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Fatigue: Contributing to Mistakes at Work

FatigueWhen we consider fatigue in the workplace, it is easy to immediately think of a driver working a 12-hour shift, or a construction worker operating heavy machinery. Although managing fatigue is extremely important in the construction and transport industries, fatigue can affect us all.

When we are fatigued, we make mistakes.

Whether your mistake means you crash some machinery or send an email to the wrong person, making mistakes means that you aren’t performing at your best.

When we’re fatigued our effectiveness declines, lowering team effectiveness and ultimately organisational productivity. And putting productivity aside, making mistakes just doesn’t feel nice. Yes, it’s always useful to treat mistakes as learning opportunities, but it’s not a pleasant feeling when you realise you’ve sent an internal email to a client, missed an important meeting, or forgotten a key deliverable.

A recent study in the US found that close to half of employed Americans feel distracted by fatigue which causes them to make mistakes and sometimes fall asleep on the job. The study, commissioned by Red Bull and Glassdoor, found that 66% of workers admit they have made mistakes at work when they were tired. A staggering 41% reported fatigue meant they forget essential job items. Deadlines are also missed due to fatigue; the study also found that 21% of workers had missed a meeting and 16% had missed a deadline due to tiredness.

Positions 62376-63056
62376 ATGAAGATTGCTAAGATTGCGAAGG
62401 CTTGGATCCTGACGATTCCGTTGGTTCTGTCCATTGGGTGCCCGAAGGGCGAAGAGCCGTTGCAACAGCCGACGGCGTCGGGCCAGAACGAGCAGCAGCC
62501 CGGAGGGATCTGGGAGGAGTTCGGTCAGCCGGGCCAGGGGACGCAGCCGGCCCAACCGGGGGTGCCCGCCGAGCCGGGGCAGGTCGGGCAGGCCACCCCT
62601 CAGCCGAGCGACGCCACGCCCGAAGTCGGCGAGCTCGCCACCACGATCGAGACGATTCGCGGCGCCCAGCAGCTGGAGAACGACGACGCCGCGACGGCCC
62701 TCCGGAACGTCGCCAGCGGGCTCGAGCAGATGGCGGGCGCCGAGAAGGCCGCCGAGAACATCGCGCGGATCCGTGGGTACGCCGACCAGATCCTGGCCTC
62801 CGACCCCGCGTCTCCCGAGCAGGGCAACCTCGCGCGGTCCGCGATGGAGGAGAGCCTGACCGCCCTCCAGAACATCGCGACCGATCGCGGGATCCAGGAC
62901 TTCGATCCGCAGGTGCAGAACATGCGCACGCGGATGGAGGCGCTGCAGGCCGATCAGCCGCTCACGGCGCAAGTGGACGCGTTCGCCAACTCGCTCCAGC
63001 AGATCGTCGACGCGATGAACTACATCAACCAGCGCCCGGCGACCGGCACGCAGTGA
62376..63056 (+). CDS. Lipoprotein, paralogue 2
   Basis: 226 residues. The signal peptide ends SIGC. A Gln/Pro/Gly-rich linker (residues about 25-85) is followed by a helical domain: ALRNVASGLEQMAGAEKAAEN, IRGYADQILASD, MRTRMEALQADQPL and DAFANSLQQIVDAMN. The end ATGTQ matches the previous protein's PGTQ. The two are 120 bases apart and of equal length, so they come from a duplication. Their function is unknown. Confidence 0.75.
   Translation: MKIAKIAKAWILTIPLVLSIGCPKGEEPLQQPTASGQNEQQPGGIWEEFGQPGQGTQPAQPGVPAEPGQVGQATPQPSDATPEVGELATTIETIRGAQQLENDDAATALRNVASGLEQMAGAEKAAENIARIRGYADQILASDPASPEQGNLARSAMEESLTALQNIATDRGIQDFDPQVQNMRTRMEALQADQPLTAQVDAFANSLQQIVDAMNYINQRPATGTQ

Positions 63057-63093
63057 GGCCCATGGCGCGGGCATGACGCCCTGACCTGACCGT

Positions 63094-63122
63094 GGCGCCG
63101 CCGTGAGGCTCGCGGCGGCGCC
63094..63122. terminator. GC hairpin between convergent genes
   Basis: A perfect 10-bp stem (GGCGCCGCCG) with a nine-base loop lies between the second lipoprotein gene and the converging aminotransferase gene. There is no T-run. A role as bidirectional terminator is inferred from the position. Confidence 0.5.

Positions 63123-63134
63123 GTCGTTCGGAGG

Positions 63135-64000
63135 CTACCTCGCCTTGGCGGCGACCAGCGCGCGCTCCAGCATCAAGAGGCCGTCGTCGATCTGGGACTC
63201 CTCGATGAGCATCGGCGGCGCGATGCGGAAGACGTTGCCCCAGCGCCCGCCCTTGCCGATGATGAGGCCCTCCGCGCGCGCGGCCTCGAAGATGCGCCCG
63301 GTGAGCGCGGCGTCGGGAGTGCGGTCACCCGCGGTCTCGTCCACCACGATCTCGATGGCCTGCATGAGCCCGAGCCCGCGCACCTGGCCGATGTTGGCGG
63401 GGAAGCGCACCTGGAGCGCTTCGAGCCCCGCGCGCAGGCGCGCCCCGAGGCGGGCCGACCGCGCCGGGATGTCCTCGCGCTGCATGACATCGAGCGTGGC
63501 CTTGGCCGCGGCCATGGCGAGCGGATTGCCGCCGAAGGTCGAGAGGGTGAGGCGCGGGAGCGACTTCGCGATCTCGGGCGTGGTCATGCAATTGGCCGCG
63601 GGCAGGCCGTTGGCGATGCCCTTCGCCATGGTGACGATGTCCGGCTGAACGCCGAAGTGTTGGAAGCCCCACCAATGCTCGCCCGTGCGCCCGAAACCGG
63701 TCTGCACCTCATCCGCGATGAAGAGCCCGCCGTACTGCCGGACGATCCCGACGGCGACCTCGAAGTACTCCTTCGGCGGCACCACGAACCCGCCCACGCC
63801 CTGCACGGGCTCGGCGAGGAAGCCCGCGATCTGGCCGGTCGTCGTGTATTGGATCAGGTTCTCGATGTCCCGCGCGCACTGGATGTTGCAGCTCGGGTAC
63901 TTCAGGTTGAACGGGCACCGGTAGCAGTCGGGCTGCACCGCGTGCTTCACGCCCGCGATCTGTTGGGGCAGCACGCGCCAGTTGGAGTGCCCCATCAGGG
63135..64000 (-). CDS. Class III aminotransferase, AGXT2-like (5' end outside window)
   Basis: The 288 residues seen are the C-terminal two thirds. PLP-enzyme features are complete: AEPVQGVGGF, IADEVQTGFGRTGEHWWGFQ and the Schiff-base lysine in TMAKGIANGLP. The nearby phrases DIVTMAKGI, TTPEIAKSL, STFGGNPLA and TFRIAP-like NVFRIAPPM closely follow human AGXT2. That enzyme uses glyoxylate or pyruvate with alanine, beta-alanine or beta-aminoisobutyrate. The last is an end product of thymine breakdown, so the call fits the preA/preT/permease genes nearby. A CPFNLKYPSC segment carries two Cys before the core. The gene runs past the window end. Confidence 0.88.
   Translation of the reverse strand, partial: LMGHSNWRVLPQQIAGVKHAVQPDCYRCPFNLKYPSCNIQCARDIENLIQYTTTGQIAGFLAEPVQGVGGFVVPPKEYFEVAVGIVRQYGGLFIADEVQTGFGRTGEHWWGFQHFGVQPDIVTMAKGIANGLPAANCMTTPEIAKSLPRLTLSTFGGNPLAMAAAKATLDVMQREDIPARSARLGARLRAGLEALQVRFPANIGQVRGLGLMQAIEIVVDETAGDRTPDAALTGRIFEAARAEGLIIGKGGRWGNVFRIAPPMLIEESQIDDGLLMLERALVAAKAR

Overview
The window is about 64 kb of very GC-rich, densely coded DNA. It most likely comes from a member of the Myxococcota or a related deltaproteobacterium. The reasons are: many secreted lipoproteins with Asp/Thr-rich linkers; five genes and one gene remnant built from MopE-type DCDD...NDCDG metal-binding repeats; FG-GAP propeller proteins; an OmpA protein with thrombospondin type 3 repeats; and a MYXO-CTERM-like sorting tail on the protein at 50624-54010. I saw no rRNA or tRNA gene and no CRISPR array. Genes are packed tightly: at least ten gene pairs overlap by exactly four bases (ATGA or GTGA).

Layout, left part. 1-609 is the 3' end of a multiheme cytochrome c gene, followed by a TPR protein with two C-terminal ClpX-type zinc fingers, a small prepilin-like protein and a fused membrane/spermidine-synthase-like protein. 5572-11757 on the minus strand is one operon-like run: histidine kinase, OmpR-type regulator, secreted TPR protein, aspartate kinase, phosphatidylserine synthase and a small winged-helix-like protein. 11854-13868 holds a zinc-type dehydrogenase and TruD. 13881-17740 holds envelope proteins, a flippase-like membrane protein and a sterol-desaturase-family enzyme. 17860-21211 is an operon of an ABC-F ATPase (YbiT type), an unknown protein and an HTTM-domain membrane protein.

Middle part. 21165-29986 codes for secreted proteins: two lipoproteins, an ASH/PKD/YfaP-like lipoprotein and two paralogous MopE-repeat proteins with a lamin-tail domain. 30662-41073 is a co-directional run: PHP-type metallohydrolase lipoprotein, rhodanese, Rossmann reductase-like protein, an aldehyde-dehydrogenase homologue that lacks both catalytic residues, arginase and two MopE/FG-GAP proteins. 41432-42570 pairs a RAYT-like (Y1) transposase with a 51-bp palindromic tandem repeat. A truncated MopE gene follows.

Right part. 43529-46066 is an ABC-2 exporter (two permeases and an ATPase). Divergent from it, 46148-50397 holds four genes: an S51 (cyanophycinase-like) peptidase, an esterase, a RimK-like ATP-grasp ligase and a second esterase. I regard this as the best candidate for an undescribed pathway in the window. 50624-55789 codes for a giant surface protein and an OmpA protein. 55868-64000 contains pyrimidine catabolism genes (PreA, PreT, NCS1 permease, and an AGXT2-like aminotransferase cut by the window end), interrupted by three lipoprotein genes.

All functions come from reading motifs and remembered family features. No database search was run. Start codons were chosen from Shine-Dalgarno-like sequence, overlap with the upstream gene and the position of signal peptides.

So what can you do when you catch yourself making mistakes because you’re fatigued at work? The real solution is sleep, and if you can, take a power nap before getting on with the rest of your day. But sometimes it’s not possible to have a nap. Here are some ways to help you keep alert at work before you can get some more sleep:

  • Keep hydrated: our brain needs water to thrive. Keeping up your water intake can help prevent dehydration and get your brain working as effectively as it can.
  • Eat breakfast: food gives our body energy to burn throughout the day. No food = no energy = fatigue. Try to have foods with low GI to give you sustained energy throughout the day.
  • Go for a walk outside: take some time out and get some fresh air and sunlight. Getting natural sunlight helps to regulate your body clock and the gentle exercise is invigorating.
  • Take deep breaths: breathing deeply gets more oxygen into your body (and helps to reduce stress!). A nice method is to breathe in for 4 counts, hold for 2 counts, and then breathe out for 6 counts.
  • Don’t overeat (especially at lunchtime): overeating can mean that your body is using up energy digesting your big meal. Eating a big lunch can also lead to a post-lunch energy crash right when you need to be getting on with your day.

At the end of the day, sleep is the only thing that can fight fatigue and get rid of fatigue-caused mistakes. These techniques will help you get through the day and hopefully, minimise mistakes and stop you from getting distracted at work when you are fatigued.
Contact TMS if you and your staff need help managing fatigue and its impacts at work.

Sally Cutts, Consultant Psychologist

Sally is a Registered Psychologist with a Master degree in Organisational Psychology. She has a well-developed knowledge of change management principles and methodologies, psychosocial safety in the workplace, organisational development, and team development.